For those of us born long after the religious right had secured its chokehold on the sanity of liable Americans, the history of the movement—and its obsession with abortion in particular—can get lost in the chaotic rancor of its current proponents. But it’s worth reminding ourselves every now and again of the bizarre details of its oft-forgotten roots.
Samantha Bee has pinpointed one of the weirdest relics of the movement’s infancy: a horror flick made to strike fear into the hearts of baby-loving conservatives across the country. “Many people think the new religious right arose as a response to the 1973 Roe v. Wade decision, but that’s not true,” Bee began in her bit from Monday night’s Full Frontal. She traces the movement back to a few years after Roe, when religious leaders such as Jerry Falwell and Paul Weyrich rather arbitrarily chose abortion as their next issue with which to ignite Christian furor.
Enter Frank Schaeffer, a sci-fi filmmaker who tells Bee and her team that contributing to the launch of what became the pro-life movement is “the single greatest regret of my life.” In the ’70s, Schaeffer made a film called Whatever Happened to the Human Race? with the help of his father—and the clips Full Frontal pulled are almost too disturbingly on-the-nose to be believed. There are images of children with white faces painting in blood-red, baby dolls scattered on the shores of present-day Sodom; other baby dolls rolling down a conveyor into a garbage incinerator; and a real toddler crying in a cage, banging on the bars to escape. “Ten bucks says that kid is still ‘making films’ in the Valley,” says Bee of the tot, who Schaeffer says was volunteered for the role by his California Christian parents.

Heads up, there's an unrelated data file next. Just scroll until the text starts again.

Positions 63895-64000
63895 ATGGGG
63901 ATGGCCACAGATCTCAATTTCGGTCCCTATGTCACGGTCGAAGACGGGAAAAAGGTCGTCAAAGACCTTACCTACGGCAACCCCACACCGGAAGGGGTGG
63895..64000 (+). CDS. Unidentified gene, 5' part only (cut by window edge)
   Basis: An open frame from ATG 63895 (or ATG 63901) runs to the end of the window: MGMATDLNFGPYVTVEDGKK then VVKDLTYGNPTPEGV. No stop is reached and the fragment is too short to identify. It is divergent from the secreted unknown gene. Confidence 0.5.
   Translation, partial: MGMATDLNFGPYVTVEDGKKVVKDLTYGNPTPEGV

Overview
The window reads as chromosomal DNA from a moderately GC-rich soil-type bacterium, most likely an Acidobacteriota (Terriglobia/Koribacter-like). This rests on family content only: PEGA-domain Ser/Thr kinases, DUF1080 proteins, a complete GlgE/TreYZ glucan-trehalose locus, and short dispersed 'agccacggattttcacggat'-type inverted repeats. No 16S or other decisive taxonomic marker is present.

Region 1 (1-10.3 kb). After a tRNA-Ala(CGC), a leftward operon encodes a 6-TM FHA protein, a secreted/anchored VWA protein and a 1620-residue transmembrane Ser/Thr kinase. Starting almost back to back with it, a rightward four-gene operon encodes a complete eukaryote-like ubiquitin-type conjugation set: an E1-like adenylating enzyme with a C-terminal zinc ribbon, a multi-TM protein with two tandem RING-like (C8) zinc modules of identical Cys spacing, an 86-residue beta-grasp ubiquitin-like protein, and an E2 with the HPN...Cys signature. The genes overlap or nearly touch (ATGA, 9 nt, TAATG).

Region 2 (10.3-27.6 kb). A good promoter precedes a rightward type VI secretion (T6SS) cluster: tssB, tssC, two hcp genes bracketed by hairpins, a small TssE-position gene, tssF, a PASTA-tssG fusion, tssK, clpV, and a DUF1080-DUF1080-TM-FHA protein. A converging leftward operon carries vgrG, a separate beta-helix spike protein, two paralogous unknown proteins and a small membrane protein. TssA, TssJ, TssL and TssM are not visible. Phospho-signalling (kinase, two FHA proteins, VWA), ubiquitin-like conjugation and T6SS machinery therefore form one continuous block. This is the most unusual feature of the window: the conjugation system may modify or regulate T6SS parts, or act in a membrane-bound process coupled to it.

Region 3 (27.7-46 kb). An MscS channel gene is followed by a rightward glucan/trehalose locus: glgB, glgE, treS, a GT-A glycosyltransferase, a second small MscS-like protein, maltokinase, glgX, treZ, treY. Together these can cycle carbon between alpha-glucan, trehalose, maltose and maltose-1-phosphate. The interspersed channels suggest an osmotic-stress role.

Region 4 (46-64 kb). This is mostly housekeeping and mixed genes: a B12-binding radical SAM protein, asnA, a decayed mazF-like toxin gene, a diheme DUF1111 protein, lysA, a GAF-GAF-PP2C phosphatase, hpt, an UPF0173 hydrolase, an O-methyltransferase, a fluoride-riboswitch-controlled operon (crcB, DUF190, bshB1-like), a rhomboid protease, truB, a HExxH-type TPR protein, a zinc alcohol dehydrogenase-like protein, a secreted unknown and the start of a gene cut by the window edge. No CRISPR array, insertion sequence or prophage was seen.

But the creepiest part of this early anti-abortion film fest is a cartoon Bee calls “Homeschool-house Rock.” The video, made to screen at churches around the country to enlist them in a fight most evangelical leaders would have rather left to Catholics, shows evil doctors using hoses to suck up dancing fetuses wearing top hats and canes while scantily clad nurses drop-kick a series of swaddled infants. In the vein of so many propaganda films, it would seem like a hilarious parody if it weren’t such an effective, damaging piece of political messaging.
Bee also nails the hypocrisy of abortion clinic terrorists who call themselves pro-life and points out the willful ignorance of Bible-thwacking abortion-clinic protesters who don’t care that the Bible says exactly nothing about abortion. And lest any of us think 9/11 conspiracy theories are the stuff of fringe nutjobs and the Westboro Baptist Church, Bee reminds us that Falwell, a religious leader regularly hailed by mainstream American politicians all the way up to the president, believed abortion was to blame for the terrorist attack. “The abortionists have got to bear some burden for this, because God will not be mocked,” Falwell says in a clip from Sept. 13, 2001. “When we destroy 40 million little innocent babies, we make God mad. I point the finger in their face and say ‘You helped this happen.’ ”